“Listen, thanks for saving me back there,” he finally said. “I made a mistake and I’m glad you were there to get me out of it.”
“No worries,” she replied with a smile. “That’s what we do out here. We help each other.”
“Maybe so,” I said, “but some people would have walked on without a care in the world. So thank you.”
Christine must have determined she couldn’t shrug off my compliment because she finally said, “You’re welcome.”
Then, with a smile on her face she stopped her horse and said, “We’re here.”
I stopped Surfal and looked up to see a large building, larger than most single structures that I had seen in Northrend. There were several armed guards with Stormwind insignia coming our way and I slid off Surfal so that I could speak to them without looking like a jerk. They walked right past me, however, and came to Christine’s side, helping her down from her horse and then leading it to a stable.
“Who’s this?” one of the soldiers asked as he started back to the lodge with the woman.
“He’s a friend of mine. He’s here to help.”
“Help, huh?” the soldier asked through a sneer. “We’ll see. He probably just wants something from us.”
Christine laughed loudly. “You’re probably right, but I did make him come here with me so it’s my own fault.”
The soldier lightened up when he heard this and then headed back to the lodge.
“Come along, Sionis,” Christine said as she too started to head toward the building’s entrance. “There is someone I want you to meet. I’m sure she’ll be looking forward to talking to you.”
“Me?” I asked. “Who’d want to talk to me?”
Christine didn’t respond, instead she walked into the lodge my curiosity dictated that I follow. The warmth of the building was the first thing that I noted, and then I caught sight of someone I had never expected to see again.
“Haelenai,” I said slowly. “It’s been… years!”
The woman smile. “Ten years to be precise.”
Magistrix Haelenai was one of my first High Elf underlings when I was a mage in Dalaran before the Third War. The last time I had seen he was just twenty-two. Now, with ten years behind them, the fully grown and clearly far more powerful Haelenai stood in the room looking at him with a thin smile.
She stepped forward and wrapped him in a tight embrace, a rarity from a High Elf.
“Hello, Sionis,” she said quietly. “How have you been all these years?”
“I’ve been fine,” I lied. “How are you? What in the world are you doing up here in Northrend? Are you working with the Kirin Tor?”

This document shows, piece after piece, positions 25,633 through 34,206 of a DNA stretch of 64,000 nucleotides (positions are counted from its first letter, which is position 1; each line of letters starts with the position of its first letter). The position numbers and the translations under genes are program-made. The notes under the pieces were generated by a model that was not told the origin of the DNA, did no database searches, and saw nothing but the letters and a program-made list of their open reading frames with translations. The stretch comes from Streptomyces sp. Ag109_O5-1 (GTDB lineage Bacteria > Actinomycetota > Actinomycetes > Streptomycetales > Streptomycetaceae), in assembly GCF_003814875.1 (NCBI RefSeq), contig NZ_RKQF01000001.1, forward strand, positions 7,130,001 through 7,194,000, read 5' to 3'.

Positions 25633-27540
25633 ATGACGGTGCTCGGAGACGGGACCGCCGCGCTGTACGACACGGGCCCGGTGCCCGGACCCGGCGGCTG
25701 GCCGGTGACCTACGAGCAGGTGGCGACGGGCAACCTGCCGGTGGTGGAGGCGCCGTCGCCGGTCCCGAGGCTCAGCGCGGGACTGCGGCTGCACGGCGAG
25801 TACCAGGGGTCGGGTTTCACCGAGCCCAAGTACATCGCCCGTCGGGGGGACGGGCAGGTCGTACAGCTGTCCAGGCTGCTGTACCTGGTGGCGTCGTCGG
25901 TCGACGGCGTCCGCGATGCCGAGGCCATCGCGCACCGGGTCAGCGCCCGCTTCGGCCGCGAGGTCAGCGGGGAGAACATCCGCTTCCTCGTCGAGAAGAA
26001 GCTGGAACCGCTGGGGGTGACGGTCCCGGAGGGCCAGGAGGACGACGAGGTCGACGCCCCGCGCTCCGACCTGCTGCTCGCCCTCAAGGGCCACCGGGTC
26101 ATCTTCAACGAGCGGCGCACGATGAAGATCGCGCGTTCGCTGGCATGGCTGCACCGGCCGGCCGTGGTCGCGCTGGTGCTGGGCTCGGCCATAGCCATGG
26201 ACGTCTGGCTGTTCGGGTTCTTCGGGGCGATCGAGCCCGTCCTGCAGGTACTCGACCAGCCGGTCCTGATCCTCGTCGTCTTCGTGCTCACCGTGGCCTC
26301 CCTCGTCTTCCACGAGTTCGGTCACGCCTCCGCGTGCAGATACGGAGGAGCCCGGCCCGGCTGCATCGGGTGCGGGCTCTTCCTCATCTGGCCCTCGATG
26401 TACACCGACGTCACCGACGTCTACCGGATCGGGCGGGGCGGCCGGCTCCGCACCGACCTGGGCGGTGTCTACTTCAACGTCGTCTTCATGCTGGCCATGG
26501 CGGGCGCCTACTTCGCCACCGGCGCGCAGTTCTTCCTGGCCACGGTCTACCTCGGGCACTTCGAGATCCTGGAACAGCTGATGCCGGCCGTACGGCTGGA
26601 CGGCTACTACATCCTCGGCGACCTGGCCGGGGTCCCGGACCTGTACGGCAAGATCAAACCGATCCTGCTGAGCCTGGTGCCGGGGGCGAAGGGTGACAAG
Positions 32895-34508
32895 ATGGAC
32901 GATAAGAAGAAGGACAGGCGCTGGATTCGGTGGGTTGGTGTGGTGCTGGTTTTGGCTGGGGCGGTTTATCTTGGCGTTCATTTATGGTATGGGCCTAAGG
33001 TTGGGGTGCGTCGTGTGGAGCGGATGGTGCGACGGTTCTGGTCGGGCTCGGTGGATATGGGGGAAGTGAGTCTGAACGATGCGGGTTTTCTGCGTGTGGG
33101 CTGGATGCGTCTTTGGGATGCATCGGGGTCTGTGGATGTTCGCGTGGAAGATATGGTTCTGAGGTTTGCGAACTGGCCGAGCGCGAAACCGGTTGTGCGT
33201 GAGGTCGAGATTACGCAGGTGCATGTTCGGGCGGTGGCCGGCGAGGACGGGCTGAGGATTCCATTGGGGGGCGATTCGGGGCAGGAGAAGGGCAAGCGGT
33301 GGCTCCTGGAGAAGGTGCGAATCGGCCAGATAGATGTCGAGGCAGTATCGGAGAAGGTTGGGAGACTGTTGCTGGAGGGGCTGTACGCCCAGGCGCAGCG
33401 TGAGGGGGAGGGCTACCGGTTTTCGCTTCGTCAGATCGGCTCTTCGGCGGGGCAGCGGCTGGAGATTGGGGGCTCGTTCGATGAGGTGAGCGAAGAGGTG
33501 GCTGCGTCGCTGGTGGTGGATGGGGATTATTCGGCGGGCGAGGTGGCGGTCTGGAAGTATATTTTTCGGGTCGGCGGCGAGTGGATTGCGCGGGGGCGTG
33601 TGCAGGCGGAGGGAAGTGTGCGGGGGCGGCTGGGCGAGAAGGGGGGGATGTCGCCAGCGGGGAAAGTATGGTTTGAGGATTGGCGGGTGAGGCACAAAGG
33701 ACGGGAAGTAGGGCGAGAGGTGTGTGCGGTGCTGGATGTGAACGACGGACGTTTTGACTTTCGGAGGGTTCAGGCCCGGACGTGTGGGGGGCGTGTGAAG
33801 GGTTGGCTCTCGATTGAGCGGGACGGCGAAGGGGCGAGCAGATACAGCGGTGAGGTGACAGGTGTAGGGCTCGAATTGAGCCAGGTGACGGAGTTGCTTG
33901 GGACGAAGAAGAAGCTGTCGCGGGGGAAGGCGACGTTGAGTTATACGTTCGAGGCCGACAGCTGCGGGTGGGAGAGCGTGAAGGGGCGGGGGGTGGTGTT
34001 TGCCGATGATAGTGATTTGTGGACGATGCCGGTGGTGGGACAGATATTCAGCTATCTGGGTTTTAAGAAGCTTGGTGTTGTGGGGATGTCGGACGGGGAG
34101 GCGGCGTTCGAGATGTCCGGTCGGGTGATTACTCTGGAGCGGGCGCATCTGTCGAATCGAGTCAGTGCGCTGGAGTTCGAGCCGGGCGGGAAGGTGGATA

She shrugged. “Yes and no. I have access to Dalaran if I need it, but I’m not actively seeking a career in the ranks of the magi.”
“Did you have a falling out?”
“No, not really,” she said. “I just grew away from the order. I have actually taken steps to avoid all of my magical studies. I know that probably sounds strange to you.”
If only she knew. “No, that doesn't’ sound strange at all. I spent two years sending ships across the ocean with my staff locked in a closet. I know what you’re seeking, and if Amberpine Lodge is where you’ve found it, then that’s fine with me.”
Suddenly Haelenai frowned. “I would be lying if I said I had not heard about you and Keaira,” she said rather bluntly. “I’m sorry for that.”
I tried not to show any emotion, a struggle to be sure. “I’m not sure that you should be sorry for any of it.”
“I’m not going to lie to you Sionis,” Haelenai said. “I can still peer into people’s minds. It’s not really something I can control.”
“So you know what I wanted to ask.”
“I can’t send you to Dalaran, not without knowing your intentions.”
“So you accidentally read my mind and say you’ll only do what I ask if you can see it all?”
I wasn’t sure if I should feel offended or not.
I defaulted to offended just to be safe.
“You’ve got a wall up around your true desire,” she explained. “It keeps it hidden from my accidental peering, but I could see it if I tried.”
I knew Haelenai had the power to send me to Dalaran, but I couldn’t risk letting her see what I intended to find in the library of the Violet Citadel. With a grin and a pat on her hand, I dismissed any chance of getting to Dalaran with her help. Still, if I was close enough to be transported by someone who wasn’t practicing their magical powers, then I was much closer than I had originally assumed.
On the other side of the lodge, Christine was tearing into a freshly cooked meal and it looked very delicious from where I was standing.
“Haelenai, I know you guys have things under control here, but I was wondering if you’d want some help?”
The young magistrix nodded encouragingly. “We’ll have to introduce you to everyone. I’m sure just about every soldier at this lodge could use your help.”
“No doubt,” I replied.
“Hey,” Christine said as Sionis was being escorted away, “Are you staying here a while?”
“Yeah,” I replied, thinking that I might be due a small break. “Are you?”
She smiled. “I suppose I could stick it out for a few days.”
“Excellent, I’m glad you’ll be here to save me if needed.”
“It’s what I do,” she said as she crammed a turkey leg in her mouth. “It’s the way of the light!”